Part of the expansion of the conspiracy theory industry has come from the "crazy for profit" vendors, such as Alex Jones. Jones, who has created the website, which is part X-Files, part National Treasure, and part pure crapola, has found a way to turn a dollar — breeding anti-everything distrust. The dark side of the Ron Paul philosophy often finds a home among the clickables on Alex Jones' website. What you will find when you cruise the Alex Jones website, as well as the other conspiracy sites that espouse the "everybody is out to get us" mentality, is anger, distrust, paranoia, and all the building blocks of self generated doom and gloom.

What you will not find is the conservative message of hope for the country or the positive idealism of Lincoln, Eisenhower, and that of the beloved Ronald Reagan. I believe these individuals would, as should conservatives today, shun the modern day conspiracy theorist with their repetitious unanswerable assembly line of secret plots and dirty deeds. It is naive to believe that the anger and distrust heaped by the conspiracy crowd on then, President George W. Bush, now placed upon Barack Obama, will not also run rampant upon the next president, even if he or she is the embodiment of the conservative ideal that the mainstream majority of America is naturally drawn too. If we are honest with one another, we already know that the modern conspiracy theorist, that is currently "jonesing for the Alex Jones" experience, will immediately see evil 'men in black' working within the shadows of a leader completely the opposite of Barack Obama. In short, conspiracy theorists will always be at odds with all echelons of power and authority by the nature of their existence, which is all the evidence they need that bad things are afoot.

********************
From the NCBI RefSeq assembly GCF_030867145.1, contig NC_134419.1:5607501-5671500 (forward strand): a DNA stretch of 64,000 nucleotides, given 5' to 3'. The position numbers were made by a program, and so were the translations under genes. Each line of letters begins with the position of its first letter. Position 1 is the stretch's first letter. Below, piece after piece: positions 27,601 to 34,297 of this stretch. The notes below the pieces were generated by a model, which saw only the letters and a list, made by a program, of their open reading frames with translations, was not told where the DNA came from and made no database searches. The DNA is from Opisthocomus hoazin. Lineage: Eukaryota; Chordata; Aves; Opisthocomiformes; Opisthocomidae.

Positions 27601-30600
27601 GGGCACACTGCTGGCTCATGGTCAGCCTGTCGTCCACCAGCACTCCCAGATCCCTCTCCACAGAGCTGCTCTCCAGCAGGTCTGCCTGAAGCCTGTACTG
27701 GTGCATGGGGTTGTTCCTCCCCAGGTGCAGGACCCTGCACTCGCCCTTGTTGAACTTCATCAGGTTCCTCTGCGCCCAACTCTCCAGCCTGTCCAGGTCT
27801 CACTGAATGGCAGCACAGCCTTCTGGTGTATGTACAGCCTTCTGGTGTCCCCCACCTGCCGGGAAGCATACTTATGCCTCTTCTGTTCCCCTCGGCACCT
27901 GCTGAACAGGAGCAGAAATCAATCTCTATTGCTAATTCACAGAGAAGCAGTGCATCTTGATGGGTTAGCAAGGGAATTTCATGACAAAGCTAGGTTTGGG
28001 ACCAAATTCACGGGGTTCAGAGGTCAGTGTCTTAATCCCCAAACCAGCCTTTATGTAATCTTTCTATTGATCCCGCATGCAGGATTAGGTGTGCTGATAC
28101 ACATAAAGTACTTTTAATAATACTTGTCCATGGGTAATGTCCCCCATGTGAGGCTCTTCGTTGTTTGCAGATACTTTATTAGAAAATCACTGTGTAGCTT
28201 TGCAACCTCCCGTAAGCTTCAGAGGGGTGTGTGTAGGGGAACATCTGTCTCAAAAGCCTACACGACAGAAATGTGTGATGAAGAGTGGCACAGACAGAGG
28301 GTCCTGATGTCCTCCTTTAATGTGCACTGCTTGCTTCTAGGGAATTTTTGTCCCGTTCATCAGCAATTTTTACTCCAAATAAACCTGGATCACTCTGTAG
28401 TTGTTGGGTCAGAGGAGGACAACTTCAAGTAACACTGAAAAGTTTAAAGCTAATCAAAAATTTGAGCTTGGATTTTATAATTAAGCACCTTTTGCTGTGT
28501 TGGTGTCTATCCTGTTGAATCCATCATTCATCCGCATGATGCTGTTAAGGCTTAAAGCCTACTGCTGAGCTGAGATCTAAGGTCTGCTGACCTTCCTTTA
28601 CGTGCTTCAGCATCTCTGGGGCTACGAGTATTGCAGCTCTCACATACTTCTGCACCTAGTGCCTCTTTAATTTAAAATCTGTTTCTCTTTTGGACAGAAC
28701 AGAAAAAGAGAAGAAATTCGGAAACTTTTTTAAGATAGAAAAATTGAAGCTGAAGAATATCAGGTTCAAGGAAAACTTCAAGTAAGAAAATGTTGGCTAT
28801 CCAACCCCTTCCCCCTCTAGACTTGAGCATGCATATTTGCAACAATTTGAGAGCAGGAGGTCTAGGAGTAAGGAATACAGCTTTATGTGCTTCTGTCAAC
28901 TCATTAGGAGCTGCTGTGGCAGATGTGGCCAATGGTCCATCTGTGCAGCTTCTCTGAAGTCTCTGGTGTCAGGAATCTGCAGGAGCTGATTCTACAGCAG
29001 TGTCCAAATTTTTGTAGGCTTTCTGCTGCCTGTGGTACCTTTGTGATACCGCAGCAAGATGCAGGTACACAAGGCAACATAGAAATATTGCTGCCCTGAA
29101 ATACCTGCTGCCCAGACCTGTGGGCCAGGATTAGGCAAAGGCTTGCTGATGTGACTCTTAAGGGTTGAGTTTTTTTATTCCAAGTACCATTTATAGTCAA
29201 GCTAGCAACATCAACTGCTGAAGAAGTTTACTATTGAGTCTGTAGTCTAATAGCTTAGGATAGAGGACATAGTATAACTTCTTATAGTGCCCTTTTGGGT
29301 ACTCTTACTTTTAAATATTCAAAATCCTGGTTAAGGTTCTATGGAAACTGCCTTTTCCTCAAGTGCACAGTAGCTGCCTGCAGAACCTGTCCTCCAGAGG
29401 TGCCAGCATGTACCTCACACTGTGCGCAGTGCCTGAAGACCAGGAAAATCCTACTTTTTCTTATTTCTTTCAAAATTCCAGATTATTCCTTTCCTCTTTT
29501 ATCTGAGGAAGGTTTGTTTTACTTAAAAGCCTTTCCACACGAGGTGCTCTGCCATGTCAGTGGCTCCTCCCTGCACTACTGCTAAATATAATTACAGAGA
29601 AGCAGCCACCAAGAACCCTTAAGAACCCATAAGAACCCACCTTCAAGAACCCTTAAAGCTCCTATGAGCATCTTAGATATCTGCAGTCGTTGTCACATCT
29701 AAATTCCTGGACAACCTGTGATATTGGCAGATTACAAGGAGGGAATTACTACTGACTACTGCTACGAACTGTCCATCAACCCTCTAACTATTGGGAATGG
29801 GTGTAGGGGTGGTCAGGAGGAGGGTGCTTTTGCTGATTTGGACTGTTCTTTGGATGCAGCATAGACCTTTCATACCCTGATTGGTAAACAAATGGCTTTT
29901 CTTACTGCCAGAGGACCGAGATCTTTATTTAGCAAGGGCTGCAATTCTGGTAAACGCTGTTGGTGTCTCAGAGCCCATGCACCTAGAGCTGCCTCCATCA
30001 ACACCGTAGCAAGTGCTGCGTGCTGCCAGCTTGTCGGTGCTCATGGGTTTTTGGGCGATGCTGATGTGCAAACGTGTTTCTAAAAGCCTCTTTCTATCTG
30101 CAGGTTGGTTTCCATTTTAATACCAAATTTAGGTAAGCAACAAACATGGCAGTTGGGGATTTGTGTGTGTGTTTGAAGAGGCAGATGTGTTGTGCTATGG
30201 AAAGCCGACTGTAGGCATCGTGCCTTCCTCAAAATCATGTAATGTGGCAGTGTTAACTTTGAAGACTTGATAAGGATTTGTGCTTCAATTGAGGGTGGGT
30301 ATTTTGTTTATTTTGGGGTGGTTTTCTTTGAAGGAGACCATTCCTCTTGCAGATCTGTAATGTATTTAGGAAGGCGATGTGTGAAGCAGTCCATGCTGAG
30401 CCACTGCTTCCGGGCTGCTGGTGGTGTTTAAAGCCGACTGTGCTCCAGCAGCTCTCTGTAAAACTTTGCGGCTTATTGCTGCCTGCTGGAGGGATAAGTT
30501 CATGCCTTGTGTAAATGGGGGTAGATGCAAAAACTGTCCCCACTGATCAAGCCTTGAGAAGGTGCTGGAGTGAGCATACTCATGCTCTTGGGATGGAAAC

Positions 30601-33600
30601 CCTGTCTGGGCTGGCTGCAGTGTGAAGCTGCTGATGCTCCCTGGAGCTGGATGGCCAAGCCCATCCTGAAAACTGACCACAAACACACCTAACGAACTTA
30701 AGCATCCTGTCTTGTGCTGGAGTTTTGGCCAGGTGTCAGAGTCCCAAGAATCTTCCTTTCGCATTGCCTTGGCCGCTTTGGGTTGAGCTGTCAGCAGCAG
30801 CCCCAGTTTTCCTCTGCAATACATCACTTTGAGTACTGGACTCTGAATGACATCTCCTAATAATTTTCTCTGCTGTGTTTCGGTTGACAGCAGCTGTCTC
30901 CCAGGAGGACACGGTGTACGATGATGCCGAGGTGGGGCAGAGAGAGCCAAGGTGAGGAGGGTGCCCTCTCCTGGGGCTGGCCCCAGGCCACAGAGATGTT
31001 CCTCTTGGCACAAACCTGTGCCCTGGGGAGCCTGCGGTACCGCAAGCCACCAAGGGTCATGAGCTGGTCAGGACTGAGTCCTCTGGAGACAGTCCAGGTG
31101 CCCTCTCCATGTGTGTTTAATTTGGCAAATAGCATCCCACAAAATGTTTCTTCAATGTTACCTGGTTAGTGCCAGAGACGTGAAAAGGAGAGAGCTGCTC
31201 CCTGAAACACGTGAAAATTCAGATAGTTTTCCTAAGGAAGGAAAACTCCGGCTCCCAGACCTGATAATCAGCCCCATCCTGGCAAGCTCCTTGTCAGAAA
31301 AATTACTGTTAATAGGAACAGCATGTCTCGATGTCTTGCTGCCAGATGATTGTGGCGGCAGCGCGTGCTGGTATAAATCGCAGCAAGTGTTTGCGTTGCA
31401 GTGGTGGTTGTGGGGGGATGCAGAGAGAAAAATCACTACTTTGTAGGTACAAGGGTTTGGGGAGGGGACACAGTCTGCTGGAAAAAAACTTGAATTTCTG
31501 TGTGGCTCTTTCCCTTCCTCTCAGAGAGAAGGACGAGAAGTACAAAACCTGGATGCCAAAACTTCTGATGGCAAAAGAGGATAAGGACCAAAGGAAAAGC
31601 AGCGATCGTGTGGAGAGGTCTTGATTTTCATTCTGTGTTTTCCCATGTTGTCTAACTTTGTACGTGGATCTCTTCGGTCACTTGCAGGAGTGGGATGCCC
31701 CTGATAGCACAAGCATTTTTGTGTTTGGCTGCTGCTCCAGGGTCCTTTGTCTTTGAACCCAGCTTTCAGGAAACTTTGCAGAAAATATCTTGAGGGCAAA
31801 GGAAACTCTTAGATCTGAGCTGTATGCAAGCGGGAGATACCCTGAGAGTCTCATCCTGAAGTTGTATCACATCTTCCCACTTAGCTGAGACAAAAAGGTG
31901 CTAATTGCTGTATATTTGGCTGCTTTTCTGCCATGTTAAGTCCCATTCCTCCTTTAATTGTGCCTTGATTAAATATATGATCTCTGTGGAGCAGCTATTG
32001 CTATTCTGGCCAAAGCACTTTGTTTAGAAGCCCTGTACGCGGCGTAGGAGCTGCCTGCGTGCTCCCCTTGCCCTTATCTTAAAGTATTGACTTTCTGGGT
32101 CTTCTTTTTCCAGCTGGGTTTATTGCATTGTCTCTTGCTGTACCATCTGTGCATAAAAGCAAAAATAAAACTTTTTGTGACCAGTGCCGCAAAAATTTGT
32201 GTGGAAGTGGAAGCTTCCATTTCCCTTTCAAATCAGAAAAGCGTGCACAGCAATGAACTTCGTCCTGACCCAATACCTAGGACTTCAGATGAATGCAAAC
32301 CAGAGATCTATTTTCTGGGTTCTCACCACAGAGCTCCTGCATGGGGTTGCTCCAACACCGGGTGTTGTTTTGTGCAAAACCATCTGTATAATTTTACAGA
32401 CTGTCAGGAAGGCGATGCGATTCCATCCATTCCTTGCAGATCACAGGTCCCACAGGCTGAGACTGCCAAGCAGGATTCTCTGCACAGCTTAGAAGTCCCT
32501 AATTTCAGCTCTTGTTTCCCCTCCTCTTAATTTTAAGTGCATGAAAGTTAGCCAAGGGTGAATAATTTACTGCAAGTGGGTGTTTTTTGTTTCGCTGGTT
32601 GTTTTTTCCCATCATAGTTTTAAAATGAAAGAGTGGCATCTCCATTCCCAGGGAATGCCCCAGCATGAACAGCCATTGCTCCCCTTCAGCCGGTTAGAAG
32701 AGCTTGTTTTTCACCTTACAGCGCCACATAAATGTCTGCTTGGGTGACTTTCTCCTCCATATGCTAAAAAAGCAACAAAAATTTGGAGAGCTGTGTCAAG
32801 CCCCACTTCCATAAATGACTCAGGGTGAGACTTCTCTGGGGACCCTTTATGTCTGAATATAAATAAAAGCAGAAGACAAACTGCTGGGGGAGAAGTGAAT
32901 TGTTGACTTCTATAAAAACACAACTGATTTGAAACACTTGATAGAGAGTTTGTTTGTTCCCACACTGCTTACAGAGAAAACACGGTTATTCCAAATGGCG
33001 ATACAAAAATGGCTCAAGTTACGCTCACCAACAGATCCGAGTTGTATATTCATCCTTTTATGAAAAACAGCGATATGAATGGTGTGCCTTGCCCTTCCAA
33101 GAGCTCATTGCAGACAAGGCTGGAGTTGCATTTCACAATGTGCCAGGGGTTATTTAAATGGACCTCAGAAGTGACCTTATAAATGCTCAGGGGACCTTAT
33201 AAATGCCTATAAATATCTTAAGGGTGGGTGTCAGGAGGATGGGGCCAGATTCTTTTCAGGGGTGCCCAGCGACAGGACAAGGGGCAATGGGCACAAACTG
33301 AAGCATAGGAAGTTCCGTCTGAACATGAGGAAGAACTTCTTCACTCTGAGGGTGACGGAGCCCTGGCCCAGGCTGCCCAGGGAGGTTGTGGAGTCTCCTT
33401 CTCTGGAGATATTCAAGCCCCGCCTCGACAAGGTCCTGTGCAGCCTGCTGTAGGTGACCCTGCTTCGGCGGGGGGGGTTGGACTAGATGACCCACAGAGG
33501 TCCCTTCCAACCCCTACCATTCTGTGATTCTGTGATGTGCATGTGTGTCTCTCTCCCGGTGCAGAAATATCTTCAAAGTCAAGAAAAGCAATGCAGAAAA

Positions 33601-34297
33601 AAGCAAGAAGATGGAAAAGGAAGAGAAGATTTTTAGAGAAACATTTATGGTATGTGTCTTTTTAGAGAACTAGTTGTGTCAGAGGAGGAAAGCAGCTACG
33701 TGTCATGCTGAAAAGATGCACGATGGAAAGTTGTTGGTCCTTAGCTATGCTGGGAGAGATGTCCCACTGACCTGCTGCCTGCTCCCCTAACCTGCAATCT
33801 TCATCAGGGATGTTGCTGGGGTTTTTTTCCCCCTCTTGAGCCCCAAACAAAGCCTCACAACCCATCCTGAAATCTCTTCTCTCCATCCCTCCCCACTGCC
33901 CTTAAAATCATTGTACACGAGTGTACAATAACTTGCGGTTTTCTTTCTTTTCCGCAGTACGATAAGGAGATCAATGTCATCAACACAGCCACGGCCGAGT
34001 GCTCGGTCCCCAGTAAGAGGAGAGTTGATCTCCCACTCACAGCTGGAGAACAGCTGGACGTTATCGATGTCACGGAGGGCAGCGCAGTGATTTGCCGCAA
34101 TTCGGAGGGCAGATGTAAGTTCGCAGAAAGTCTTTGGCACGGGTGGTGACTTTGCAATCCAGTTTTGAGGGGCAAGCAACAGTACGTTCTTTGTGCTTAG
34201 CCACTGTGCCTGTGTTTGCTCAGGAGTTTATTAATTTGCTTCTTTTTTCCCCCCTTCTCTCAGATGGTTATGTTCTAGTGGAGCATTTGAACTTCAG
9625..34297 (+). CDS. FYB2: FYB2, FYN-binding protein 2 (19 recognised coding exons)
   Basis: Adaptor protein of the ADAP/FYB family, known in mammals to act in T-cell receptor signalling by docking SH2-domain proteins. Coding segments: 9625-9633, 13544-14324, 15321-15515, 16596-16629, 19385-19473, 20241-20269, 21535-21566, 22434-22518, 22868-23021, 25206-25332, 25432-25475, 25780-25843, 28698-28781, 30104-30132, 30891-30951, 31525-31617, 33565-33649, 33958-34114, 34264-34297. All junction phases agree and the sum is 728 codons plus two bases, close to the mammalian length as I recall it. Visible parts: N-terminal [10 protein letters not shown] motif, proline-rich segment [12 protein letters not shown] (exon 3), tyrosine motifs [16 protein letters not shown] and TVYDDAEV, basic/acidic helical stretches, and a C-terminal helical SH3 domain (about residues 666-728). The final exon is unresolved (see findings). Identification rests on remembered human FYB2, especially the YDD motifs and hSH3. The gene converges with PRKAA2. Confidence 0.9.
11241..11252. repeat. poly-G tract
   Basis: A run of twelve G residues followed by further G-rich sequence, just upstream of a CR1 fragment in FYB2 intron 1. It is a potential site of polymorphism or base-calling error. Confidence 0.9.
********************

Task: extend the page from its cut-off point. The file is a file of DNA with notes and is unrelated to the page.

It is because of the necessity for the country to find a President of a different ideology than Barack Obama that conservatives, and the Republican Party which most closely represents them, must cull out and toss the conspiracy theorists from their ranks — both publicly and privately. Conservatives must come to an understanding that, over time, this action will increase, not decrease, their political power. In simple terms, tossing a few rotten apples from the apple barrel is not only wise, but also saves cleaning up an inevitable big stinky mess down the road.

© Paul A. Ibbetson


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Paul A. Ibbetson

Dr. Paul A. Ibbetson is a former Chief of Police of Cherryvale, Kansas, and member of the Montgomery County Drug Task Force. Paul received his Bachelor's and Master's degree in Criminal Justice at Wichita State University, and his PhD. in sociology at Kansas State University. Paul is the author of several books and is also the radio host of the Kansas Broadcasting Association's 2008, 2009, 2010, and 2011 award winning, Conscience of Kansas airing across the state. Visit his website at For interviews or questions, please contact